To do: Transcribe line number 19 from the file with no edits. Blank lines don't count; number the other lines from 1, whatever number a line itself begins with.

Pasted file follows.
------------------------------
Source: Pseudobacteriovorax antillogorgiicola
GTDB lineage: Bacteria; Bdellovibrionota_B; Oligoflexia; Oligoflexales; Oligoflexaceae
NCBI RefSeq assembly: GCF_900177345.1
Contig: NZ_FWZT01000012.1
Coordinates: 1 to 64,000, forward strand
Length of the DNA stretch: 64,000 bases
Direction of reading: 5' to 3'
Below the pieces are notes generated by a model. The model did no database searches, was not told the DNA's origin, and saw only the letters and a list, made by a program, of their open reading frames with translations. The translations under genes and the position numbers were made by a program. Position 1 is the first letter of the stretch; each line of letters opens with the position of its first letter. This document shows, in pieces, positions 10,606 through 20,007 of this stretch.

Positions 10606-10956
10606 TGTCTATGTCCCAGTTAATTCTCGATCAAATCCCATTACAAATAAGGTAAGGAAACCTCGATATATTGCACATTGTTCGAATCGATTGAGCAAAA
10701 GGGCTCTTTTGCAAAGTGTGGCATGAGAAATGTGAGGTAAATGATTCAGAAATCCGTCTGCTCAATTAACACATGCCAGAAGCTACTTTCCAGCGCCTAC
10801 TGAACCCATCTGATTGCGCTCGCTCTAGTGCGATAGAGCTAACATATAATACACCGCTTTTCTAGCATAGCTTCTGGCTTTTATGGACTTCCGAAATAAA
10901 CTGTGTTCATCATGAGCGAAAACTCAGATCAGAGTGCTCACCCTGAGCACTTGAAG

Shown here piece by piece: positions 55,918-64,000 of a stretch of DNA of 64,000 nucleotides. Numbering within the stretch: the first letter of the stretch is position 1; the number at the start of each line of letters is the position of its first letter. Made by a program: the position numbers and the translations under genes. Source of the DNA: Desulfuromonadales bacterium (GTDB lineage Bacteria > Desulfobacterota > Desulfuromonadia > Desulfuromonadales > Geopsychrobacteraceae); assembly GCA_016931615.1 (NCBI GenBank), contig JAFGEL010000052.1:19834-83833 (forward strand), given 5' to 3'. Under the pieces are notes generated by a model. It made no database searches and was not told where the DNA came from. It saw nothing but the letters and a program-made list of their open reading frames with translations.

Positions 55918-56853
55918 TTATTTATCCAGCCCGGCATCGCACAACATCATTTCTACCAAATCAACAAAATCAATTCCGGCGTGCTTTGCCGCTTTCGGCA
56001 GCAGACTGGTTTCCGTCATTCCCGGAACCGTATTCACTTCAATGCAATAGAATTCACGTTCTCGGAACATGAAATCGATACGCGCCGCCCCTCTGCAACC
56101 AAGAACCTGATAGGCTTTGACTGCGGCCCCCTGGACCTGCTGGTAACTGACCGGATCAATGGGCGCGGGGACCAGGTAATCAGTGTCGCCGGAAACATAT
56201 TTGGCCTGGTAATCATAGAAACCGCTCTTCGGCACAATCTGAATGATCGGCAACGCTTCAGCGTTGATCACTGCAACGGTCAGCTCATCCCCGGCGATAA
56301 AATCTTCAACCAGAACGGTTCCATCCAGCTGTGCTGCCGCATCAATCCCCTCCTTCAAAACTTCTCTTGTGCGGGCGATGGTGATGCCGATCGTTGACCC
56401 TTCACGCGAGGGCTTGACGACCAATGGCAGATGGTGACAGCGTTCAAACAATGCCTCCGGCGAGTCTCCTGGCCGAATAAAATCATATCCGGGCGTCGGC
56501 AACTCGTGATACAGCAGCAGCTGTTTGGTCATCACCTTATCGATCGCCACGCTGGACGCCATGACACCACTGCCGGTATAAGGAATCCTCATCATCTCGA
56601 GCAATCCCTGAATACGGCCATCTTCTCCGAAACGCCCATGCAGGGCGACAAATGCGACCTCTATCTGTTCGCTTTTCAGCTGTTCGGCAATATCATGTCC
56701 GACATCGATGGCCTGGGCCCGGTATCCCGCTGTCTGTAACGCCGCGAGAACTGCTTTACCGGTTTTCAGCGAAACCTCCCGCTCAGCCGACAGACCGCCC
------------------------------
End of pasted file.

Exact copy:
56201 TTGGCCTGGTAATCATAGAAACCGCTCTTCGGCACAATCTGAATGATCGGCAACGCTTCAGCGTTGATCACTGCAACGGTCAGCTCATCCCCGGCGATAA